Water Security in NSW May 2019


Recent State Government announcements have expressed concern over potable water supplies for Cobar, Tenterfield, Orange, Tamworth and Guyra. Collectively, this water shortage is trending towards an unsustainable situation based on the current distribution system and changing rainfall patterns.

Global Perspective

To place this increasingly serious water supply situation into a wider context, reference is made to ‘State of Climate 2018’ by the Bureau of Meteorology. Summarised below are facts relating to the global trends:

  • Carbon dioxide concentrations have now risen above 405 ppm and are increasing at more than 2.5 ppm per year.
  • The addition of methane and nitrous oxide raises the carbon equivalent concentrations to 500 ppm.
  • Emissions from fossil fuels are still rising.
  • Global sea level has risen by 20-25 centimetres since 1880, the rate is increasing due to increasing melt rates from Antarctica and Greenland.
  • Ocean waters are becoming increasingly acidic.

The Australian Picture

The global changes are now reflected in irascible weather patterns over south-east Australia. This concerning situation has prompted a report by NSW Local Land Services titled ‘Climate Change in Central West New South Wales’. Principal points in this report are:

  • Australia’s climate has warmed by 1°C since 1910.
  • The frequency of extreme weather events has increased.
  • Nine of the ten warmest years on record have occurred since 1998.
  • Over south eastern Australia, autumn and winter rainfall has mostly been below average since 1990, leading to imperceptible ‘drying out’ and declining river flow.
  • Extreme fire weather has increased over the past fifteen years with wild fires increasing in intensity and unpredictability.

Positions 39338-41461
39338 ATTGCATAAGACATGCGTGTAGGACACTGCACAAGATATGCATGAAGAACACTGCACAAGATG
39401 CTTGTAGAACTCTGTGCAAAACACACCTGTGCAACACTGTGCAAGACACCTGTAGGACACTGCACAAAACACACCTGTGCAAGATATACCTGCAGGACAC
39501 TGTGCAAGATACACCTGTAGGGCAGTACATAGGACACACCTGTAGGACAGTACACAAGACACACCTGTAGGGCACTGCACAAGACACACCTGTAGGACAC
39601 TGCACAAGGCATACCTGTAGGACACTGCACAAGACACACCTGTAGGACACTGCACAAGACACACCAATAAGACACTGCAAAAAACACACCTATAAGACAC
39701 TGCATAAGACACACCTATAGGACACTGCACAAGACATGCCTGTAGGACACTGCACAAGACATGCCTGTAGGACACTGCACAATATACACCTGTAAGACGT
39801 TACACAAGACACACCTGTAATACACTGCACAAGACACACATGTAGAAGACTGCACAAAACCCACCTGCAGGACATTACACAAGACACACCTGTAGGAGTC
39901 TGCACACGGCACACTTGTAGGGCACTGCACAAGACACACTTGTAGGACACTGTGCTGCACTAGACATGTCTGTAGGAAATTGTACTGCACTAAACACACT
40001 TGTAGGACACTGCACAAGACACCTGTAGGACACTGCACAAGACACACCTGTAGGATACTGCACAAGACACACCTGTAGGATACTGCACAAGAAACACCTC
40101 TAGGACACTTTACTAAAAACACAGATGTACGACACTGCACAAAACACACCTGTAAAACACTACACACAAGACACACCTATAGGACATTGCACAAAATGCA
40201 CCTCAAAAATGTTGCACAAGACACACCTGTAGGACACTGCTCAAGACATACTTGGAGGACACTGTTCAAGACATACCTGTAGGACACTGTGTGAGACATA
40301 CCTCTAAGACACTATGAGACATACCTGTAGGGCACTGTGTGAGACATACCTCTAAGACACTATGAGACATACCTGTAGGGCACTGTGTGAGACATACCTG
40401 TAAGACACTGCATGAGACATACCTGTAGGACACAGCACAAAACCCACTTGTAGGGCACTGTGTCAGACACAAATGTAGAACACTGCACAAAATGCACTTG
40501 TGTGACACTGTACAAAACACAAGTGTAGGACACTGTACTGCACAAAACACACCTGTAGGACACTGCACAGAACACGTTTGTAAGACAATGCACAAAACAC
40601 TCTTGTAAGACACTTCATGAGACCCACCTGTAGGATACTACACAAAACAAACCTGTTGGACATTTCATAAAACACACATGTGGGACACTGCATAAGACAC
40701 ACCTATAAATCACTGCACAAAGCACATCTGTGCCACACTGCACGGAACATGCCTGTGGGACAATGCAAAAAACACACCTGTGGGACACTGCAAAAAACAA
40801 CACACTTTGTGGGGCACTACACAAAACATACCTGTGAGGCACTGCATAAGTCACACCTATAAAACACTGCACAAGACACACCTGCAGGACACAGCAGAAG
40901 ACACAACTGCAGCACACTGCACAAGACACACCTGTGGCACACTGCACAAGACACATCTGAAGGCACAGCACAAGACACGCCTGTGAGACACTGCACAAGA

NSW Central West Region

Based on historical trends modelling for the Central West and adjacent region indicates:

  • In addition to the 1°C rise, temperature will increase by 0.7°C by 2030 and by 2.1°C by 2070.
  • Rising overnight summer temperatures will cause increasing discomfort. Energy demands, costs and greenhouse gas emissions will increase with air conditioner use.
  • Heat wave conditions will substantially increase above 35°C towards 2030 by an extra 10-20 days while, by 2070, there will be an extra 30-40 days around or exceeding 45°C.
  • Rising livestock and native fauna loss is to be expected due to a reduction in water resources.
  •  There has been a 15% decline in average autumn and winter rainfall over south east Australia, however, the relationship to the anthropogenic era has not yet been established. (BOM/CSIRO 2014)
  • Rainfall-modelling forecasts there will be a slight increase in spring rainfall but an increase in summer/autumn rainfall will be due to storm cells causing hail, wind and flash flood damage.
  • Annual evaporation, currently 1.8 meters at Dubbo, will increase across the region.
  • With increased temperatures, evapotranspiration and changing rainfall patterns, there has been a global trend of landscape drying. Anecdotal hearsay is that landscape drying is occurring over much of New South Wales.

Drought and Water Security in New South Wales.

The Department of Primary Industry has defined the current drought as the most severe on record with the Central West, Far West and North West regions the worst affected. These conditions extend into Queensland. The severity can be judged by the extremely low valley storage levels. Readings in May 2019 were Lower Darling – 1%, Namoi – 2%, Border Rivers – 7%, Gwydir – 10% and Macquarie – 12%.

The prognosis is that El Niño conditions are set to continue. With this information, the water resources and the long-term viability, at this stage, for five New South Wales towns, aggregating some 85,000 people, is a concerning social issue. Over the coming period each town, Cobar, Tenterfield, Orange, Tamworth and Guyra will be discussed with reference to current and future water storage, river potential, borehole water and pipeline delivery. The backdrop is the slow drying of the landscape.

Agricultural Adjustment

Trends indicate current weather patterns will intensify and morph into a more violent drier climate. Historical farming practice in New South Wales will have to adjust. The drip irrigation system developed by Israel may be applicable with modification to Australia’s drying landscape: markets to Asia may be generated by this change. Cereal production will decline but as the dry hot Queensland climate moves south into New South Wales, Brahmans will tend to replace current cattle breeds.

Drought hits Australian Wheat Supplies

See illustration next page (Geopolitical Futures, 24 May 2019)

Note declining wheat area and production – drought or climate change?

Source – Geopolitical Futures  24 May 2019

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